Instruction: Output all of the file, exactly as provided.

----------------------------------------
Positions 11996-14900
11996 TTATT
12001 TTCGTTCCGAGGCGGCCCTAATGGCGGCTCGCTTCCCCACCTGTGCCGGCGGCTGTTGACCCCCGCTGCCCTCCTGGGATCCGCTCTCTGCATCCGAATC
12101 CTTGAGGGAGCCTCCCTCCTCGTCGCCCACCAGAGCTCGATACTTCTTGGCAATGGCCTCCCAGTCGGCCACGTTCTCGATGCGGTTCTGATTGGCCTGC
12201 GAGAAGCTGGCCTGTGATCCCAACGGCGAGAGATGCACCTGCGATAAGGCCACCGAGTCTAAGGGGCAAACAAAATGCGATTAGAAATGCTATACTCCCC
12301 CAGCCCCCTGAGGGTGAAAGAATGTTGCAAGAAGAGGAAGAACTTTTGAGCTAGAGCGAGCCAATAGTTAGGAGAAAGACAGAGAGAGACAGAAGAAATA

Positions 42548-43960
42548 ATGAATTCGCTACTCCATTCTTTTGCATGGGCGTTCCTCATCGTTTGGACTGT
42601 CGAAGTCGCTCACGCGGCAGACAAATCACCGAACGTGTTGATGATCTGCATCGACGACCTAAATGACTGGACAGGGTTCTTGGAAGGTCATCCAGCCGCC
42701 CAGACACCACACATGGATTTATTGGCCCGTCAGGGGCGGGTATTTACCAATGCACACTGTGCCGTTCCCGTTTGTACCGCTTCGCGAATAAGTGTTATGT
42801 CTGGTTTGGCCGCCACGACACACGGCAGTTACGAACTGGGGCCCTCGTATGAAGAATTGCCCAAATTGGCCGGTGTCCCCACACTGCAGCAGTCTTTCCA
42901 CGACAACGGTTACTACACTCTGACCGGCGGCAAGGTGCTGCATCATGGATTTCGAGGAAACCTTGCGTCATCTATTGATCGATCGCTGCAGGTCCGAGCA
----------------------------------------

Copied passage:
Positions 11996-14900
11996 TTATT
12001 TTCGTTCCGAGGCGGCCCTAATGGCGGCTCGCTTCCCCACCTGTGCCGGCGGCTGTTGACCCCCGCTGCCCTCCTGGGATCCGCTCTCTGCATCCGAATC
12101 CTTGAGGGAGCCTCCCTCCTCGTCGCCCACCAGAGCTCGATACTTCTTGGCAATGGCCTCCCAGTCGGCCACGTTCTCGATGCGGTTCTGATTGGCCTGC
12201 GAGAAGCTGGCCTGTGATCCCAACGGCGAGAGATGCACCTGCGATAAGGCCACCGAGTCTAAGGGGCAAACAAAATGCGATTAGAAATGCTATACTCCCC
12301 CAGCCCCCTGAGGGTGAAAGAATGTTGCAAGAAGAGGAAGAACTTTTGAGCTAGAGCGAGCCAATAGTTAGGAGAAAGACAGAGAGAGACAGAAGAAATA

Positions 42548-43960
42548 ATGAATTCGCTACTCCATTCTTTTGCATGGGCGTTCCTCATCGTTTGGACTGT
42601 CGAAGTCGCTCACGCGGCAGACAAATCACCGAACGTGTTGATGATCTGCATCGACGACCTAAATGACTGGACAGGGTTCTTGGAAGGTCATCCAGCCGCC
42701 CAGACACCACACATGGATTTATTGGCCCGTCAGGGGCGGGTATTTACCAATGCACACTGTGCCGTTCCCGTTTGTACCGCTTCGCGAATAAGTGTTATGT
42801 CTGGTTTGGCCGCCACGACACACGGCAGTTACGAACTGGGGCCCTCGTATGAAGAATTGCCCAAATTGGCCGGTGTCCCCACACTGCAGCAGTCTTTCCA
42901 CGACAACGGTTACTACACTCTGACCGGCGGCAAGGTGCTGCATCATGGATTTCGAGGAAACCTTGCGTCATCTATTGATCGATCGCTGCAGGTCCGAGCA